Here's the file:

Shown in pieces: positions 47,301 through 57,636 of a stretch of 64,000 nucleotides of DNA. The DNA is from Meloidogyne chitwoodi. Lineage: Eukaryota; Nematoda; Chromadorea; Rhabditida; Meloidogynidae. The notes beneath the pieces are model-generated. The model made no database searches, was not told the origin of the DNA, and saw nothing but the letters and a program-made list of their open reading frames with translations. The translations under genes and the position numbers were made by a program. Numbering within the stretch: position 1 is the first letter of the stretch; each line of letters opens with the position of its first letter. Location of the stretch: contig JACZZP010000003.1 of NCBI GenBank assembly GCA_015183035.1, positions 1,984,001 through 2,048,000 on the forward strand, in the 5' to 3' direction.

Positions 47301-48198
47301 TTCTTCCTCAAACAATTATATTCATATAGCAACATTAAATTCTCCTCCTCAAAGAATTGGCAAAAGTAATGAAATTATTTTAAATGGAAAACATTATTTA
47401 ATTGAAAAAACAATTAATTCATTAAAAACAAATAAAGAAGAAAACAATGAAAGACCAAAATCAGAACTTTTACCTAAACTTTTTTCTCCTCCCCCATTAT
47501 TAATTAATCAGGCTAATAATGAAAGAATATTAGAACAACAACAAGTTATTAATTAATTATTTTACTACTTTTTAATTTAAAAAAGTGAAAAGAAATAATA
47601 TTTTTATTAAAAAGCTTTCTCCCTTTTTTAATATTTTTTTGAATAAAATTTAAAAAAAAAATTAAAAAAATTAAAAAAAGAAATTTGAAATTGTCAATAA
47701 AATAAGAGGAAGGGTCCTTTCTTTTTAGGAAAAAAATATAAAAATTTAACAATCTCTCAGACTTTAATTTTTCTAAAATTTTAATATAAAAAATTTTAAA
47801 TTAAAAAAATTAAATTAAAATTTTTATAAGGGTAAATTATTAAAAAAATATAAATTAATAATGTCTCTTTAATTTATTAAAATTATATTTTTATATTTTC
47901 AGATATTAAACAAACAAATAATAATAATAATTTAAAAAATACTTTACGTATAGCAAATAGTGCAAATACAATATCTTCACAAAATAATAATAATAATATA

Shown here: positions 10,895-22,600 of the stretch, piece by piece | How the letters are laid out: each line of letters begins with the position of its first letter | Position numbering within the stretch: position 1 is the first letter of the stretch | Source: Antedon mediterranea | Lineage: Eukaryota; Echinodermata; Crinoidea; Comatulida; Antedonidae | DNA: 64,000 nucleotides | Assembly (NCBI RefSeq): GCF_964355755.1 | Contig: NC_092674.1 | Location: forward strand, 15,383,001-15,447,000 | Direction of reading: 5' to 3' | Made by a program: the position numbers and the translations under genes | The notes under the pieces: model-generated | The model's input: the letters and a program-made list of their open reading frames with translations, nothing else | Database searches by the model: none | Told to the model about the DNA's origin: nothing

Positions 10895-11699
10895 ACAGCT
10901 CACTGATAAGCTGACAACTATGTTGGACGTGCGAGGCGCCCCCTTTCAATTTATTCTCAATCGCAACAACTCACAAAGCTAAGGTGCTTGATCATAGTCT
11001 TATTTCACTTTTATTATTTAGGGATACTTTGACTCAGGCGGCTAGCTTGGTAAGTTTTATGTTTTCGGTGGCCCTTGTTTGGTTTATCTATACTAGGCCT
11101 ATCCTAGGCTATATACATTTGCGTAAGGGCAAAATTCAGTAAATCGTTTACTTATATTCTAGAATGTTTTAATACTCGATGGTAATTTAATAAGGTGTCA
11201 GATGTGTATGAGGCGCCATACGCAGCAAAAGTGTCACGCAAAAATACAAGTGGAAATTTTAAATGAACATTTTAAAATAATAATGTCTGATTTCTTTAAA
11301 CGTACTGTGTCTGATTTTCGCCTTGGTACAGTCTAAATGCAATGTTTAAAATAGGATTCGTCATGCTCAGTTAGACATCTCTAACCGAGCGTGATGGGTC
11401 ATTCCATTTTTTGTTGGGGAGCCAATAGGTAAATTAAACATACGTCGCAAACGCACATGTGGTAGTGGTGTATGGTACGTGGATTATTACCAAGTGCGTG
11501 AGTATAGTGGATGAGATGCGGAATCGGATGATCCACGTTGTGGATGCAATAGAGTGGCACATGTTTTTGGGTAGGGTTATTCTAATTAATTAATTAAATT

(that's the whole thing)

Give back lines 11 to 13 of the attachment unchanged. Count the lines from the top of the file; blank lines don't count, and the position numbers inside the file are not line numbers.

Positions 10895-11699
10895 ACAGCT
10901 CACTGATAAGCTGACAACTATGTTGGACGTGCGAGGCGCCCCCTTTCAATTTATTCTCAATCGCAACAACTCACAAAGCTAAGGTGCTTGATCATAGTCT